M176 | 978 m. | 3209 ft.
Translation: Hill of the dog, or hill of the meeting
Pronuncation: konival

Beinn Dearg and Cona Meall May 2009 saw us hiking up Gleann na Sguaib twice. I described construction work going on the banks of the River Lael in another tour description (Eididh nan Clach Geala). Just let me mention that the surroundings were not super scenic until we left the forest road. It was a wet day and the weather got worse the longer the hike lasted.

Once on the good footpath in Gleann na Sguaib we made good progress, enjoyed the view of the Eas Fionn and climbed up the three or four steps of the higher corrie. On the Beallach Choire Ghranda between the three Munros Beinn Dearg, Cona Meall and Meall nan Ceapraichean (climbed more than ten years before in February 1999 – stomping through lots of snow on the beallach and the slopes of Meall nan Ceapraichean) we were engulfed by clouds. Again no views! So we headed up the steep north ridge of Beinn Dearg following the stone dyke and crossing patches of old snow. Soon the flatter summit section of Beinn Dearg appeared and we spent 15 minutes at the summit cairn of M57. These were the last minutes without rain for hours.

We retraced our steps to the beallach and were lucky enough to be afforded a few minutes of relatively clear views of the way ahead to Cona Meall. Over the hillocks of the beallach we reached the grassy slope leading up to the summit ridge of Cona Meall. Higher up the slope and the ridge got quite stony. After slithering a few times on the wet slabs we reached the summit of the second Munro of the day. The weather being as it was (wind, rain, no views) we did not linger at the summit for long. On our way back we did stumble upon the path climbing up the last 50m of the headwall of Choire Ghranda. This path was very wet, good going was interspersed with lingering patches of snow and slippery stretches of earth and stone. But this too came to an end and we found ourselves back on the beallach. There we weaved our way around the small lochans, hit the path and then headed down Gleann na Sguaib.

Once on the forestry road I changed into a pair of spare dry socks – my feet felt I was walking on enormous blisters but it was nothing. Then, after a few more showers we finally got back to the parking at the A 835 in Inverlael. We stripped off much of wet clothes, changed into something dry and warm, exchanged a few mountain-wise words with an American hiker (whom we met again a few days later on Eididh nan Clach Geala) and drove off to Ullapool to buy some provisions. Another quite unappealing day on great hills with hardly any views. A test of our stamina and dedication to the task. We passed. Without problems. :-))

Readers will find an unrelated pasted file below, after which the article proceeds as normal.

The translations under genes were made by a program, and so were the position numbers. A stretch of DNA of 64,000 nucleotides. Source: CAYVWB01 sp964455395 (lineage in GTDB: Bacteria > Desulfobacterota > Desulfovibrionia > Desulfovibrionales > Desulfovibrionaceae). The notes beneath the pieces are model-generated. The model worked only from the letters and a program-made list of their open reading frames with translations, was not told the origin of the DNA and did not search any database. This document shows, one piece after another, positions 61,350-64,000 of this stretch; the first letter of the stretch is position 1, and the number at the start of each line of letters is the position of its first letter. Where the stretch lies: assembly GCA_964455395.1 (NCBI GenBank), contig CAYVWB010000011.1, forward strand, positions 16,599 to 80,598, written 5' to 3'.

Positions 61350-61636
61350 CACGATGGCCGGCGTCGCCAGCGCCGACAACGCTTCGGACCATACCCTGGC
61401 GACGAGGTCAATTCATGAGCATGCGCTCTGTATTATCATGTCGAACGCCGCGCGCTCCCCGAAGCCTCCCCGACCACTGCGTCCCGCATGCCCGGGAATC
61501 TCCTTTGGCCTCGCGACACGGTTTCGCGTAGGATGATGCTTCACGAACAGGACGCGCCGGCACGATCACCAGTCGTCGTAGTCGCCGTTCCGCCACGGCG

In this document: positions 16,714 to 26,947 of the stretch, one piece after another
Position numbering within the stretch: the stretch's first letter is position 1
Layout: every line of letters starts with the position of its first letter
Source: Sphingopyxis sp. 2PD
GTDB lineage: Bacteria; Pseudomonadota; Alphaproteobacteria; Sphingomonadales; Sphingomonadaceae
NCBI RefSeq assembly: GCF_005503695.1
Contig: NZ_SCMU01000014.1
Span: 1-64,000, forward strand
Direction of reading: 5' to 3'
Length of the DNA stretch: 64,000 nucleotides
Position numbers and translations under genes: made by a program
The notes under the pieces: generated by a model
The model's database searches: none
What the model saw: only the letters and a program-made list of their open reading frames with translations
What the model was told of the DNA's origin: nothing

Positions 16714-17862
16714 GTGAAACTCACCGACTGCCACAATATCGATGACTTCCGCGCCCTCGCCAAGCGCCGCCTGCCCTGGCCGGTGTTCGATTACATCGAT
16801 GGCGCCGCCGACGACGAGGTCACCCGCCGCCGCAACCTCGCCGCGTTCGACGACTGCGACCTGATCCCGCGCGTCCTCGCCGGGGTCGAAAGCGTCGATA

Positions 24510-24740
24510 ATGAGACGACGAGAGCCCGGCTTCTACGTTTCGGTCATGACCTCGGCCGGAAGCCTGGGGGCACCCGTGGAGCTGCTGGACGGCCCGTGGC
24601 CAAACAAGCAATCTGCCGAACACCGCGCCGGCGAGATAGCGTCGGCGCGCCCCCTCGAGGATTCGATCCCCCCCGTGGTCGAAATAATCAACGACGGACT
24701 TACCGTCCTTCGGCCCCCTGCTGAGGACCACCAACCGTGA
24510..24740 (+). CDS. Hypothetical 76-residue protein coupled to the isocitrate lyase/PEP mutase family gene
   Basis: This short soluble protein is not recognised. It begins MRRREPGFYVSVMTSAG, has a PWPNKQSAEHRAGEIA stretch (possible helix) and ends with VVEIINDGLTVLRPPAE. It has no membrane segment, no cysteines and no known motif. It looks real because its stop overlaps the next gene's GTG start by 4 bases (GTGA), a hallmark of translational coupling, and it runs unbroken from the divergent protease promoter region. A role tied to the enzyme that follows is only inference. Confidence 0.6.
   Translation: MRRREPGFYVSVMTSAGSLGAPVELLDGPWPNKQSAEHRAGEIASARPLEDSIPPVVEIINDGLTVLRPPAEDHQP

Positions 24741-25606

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Total distance: 23091 m
Max elevation: 1085 m
Min elevation: 14 m
Total climbing: 1510 m
Total descent: -1433 m
Total Time: 07:21:07

Description These two mountains have a splendid situation on opposite sides of Coire Ghranda in the southern half of the Beinn Dearg group to the north-west of Loch Glascarnoch. Coire Ghranda is a magnificently wild corrie with a dark lochan hemmed in by steep crags. Beinn Dearg is the highest in the group, a big stony mountain with impressive cliffs on its east face overlooking Coire Ghranda and on its north face above Gleann na Sguaib. Cona' Mheall is a more compact peak whose finest feature is its narrow south ridge which rises steeply above Coire Ghranda and gives an excellent route to the summit.The best traverse of these two mountains starts from the A835 road near the east end of Loch Droma. Go north across a low ridge to the west end of Loch a'Gharbhrain and continue north past Loch Coire Lair to reach Coire Ghranda. Climb steeply up the end of the south ridge of Cona' Mheall and traverse this fine narrow ridge to the summit. Descend west down boulder slopes to the wide col leading to Beinn Dearg. Climb this mountain up a stone dyke to the flat stony summit. Descend a steep ridge east then go south along the edge of the cliffs of Coire Ghranda, crossing a stony knoll and descending a wide grassy gully to lonely Loch nan Eilean. Cross the outflow from this loch and go down the north side of the Allt a' Gharbhrain to return to the outward route.